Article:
Las Vegas police have arrested two men in the theft of 240 pounds of commercial-grade explosives last week from a Southern Nevada mining business.
Sergio Bautista, 33, and Eric Golden, 54, both of Las Vegas, are charged with conspiracy, burglary, grand larceny, possession of stolen property and possession of an explosive device.
Metropolitan Police Department arrest reports for both men state they were apprehended after 240 pounds of ammonium nitrate fuel oil explosives and sticks of ammonium nitrate Blastex were stolen during a burglary at Hinton Mining, which provides explosives for the PABCO Gypsum plant in the desert east of the Las Vegas Valley.
Bautista’s defense attorney, G. Oliver Melgar, declined comment for this story. An attorney for Golden could not immediately be reached for comment Thursday afternoon.
The arrest reports say police responded May 13 to a burglary call near the PABCO plant. They were led by the owner of Hinton Mining to a property in the desert where the company’s storage facilities were broken into.
“When (the owner) went into the trailer, he noticed that one box of ‘Blast X’ was missing,” police said. “(The owner) stated that inside of the box was 18 sticks of ammonium nitrate.”
‘Extensive criminal history’
Further inspection showed four 50-pound bags of ammonium nitrate fuel oil explosives and tools worth at least $1,500 were missing, too. Las Vegas police counterterrorism detectives started an investigation, as did investigators with the FBI and the Bureau of Alcohol, Tobacco, Firearms and Explosives. Las Vegas police said in the arrest reports that crime scene analysts recovered fingerprints from a fire extinguisher. The fingerprints, when entered into a law enforcement database, were identified as Bautista’s, police said.
“There are no reasons Bautista’s fingerprints would be on the fire extinguisher that detectives believe was used to break open the welding toolbox, other than the purpose of breaking the toolbox,” police said.
Bautista was described in his arrest report as having “an extensive criminal history of violent and property crimes,” including several domestic violence arrests. Further investigation showed “Bautista and Golden have likely known each other for several years and are more than casual associates.”
Detectives obtained recorded phone calls between Bautista and Golden from the Clark County Detention Center, where Bautista was incarcerated previously. Police said the men were heard in one conversation discussing “an abandoned mine 40 miles outside of Alamo.” Police said they later examined GPS satellite tracking records linked to an electronic device owned by Bautista, and it placed him in the area of the remote Hinton Mining property on the night of the burglary, police said.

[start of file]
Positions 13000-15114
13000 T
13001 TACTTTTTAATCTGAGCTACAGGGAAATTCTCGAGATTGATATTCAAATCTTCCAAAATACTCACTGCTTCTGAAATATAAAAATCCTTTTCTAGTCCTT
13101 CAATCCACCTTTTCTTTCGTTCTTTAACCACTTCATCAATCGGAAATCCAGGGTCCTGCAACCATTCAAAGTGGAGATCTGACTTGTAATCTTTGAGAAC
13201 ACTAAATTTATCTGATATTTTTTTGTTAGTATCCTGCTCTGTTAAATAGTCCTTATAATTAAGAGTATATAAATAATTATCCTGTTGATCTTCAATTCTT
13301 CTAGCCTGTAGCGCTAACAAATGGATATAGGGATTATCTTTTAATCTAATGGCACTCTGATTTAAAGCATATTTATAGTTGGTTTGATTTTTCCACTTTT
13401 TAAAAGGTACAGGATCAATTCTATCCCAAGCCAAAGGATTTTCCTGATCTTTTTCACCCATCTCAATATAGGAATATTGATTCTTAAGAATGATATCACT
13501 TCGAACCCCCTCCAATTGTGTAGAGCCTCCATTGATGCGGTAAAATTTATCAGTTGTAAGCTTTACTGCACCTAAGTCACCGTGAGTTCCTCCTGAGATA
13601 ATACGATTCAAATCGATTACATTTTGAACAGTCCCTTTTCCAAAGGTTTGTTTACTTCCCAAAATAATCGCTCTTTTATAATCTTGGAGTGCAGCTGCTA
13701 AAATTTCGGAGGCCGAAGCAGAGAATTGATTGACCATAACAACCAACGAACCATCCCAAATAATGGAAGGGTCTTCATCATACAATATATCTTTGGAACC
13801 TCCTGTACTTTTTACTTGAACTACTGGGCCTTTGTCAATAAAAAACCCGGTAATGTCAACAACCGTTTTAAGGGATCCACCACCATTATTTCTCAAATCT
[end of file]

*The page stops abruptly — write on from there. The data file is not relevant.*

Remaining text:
Police said they tracked both men to a home on the 2300 block of Beaver Bay Court, near East Carey Avenue and North Hollywood Boulevard, where a search warrant was executed. Both men were arrested Saturday, jail records show.
Police recovered the ammonium nitrate fuel oil and the box of “Blastex Charges.” Police said when they interviewed Bautista, he told them Golden invited him to go off-roading on the night of the burglary and that they went “somewhere in the desert.” Bautista said at some point he picked up a fire extinguisher in the desert, but he denied breaking into the mining property or stealing the ammonium nitrate, police said.
Detectives asked Golden why he thought he was in custody and Golden responded, “because of the dynomite.” Golden said on the night of the theft, he and Bautista went off-roading in the area of the Hinton and PABCO facilities, “to the trailers where they keep the ‘dynomite,’” Golden told police.
Police said Golden confessed to taking the Blastex and the bag filled with ammonium nitrate along with Bautista.
“Golden knew the materials in the bag (ANFO) and the box (Blastex Charges) were explosive,” police said in the report. “Golden stated he wanted to take them to make firework.”
The ATF and PABCO did not respond to requests for comment.
Ammonium nitrate was a key component used in the Oklahoma City bombing in 1995 that killed 168 people.